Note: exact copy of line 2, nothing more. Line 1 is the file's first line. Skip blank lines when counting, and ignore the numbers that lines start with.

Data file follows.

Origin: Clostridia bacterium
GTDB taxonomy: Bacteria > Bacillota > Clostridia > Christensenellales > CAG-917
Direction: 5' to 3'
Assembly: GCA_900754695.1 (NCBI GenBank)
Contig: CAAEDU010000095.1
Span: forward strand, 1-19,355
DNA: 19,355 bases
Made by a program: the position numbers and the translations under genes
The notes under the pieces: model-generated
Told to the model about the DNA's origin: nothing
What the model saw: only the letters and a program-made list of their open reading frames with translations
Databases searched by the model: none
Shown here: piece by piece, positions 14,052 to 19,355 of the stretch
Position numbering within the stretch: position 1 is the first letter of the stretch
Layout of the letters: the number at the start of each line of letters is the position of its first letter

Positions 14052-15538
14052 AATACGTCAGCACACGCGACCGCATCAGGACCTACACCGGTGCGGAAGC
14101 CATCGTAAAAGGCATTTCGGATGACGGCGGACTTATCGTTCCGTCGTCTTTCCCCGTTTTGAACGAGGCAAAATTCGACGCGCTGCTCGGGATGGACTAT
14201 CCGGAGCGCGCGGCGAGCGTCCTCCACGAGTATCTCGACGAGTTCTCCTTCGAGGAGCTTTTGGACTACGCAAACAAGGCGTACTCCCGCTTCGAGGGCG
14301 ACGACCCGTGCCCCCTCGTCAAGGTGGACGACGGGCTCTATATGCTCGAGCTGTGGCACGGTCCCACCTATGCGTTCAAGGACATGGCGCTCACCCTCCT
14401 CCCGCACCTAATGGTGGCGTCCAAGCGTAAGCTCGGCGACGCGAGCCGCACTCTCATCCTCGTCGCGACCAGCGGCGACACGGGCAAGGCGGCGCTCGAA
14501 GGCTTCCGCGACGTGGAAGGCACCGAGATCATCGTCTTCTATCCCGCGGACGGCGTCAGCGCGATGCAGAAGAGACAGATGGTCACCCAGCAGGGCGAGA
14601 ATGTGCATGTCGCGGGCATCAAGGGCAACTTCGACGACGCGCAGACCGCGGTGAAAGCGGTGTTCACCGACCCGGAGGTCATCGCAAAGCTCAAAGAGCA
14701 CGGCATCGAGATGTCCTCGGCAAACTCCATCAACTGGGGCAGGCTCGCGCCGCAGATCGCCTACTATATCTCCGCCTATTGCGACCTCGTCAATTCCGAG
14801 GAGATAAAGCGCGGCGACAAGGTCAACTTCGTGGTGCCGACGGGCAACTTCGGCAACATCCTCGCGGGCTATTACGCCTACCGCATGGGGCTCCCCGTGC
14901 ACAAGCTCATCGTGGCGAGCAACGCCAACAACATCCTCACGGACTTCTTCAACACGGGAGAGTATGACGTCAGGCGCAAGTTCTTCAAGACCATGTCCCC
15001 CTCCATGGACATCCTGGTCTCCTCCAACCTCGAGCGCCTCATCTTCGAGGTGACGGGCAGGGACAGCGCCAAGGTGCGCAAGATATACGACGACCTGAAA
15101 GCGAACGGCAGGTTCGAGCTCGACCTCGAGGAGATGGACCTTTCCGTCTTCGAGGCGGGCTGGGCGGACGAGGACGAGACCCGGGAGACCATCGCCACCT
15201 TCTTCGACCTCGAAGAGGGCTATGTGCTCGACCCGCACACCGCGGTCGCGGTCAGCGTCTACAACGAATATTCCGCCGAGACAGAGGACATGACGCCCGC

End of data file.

GTDB taxonomy: Bacteria > Bacillota > Clostridia > Christensenellales > CAG-917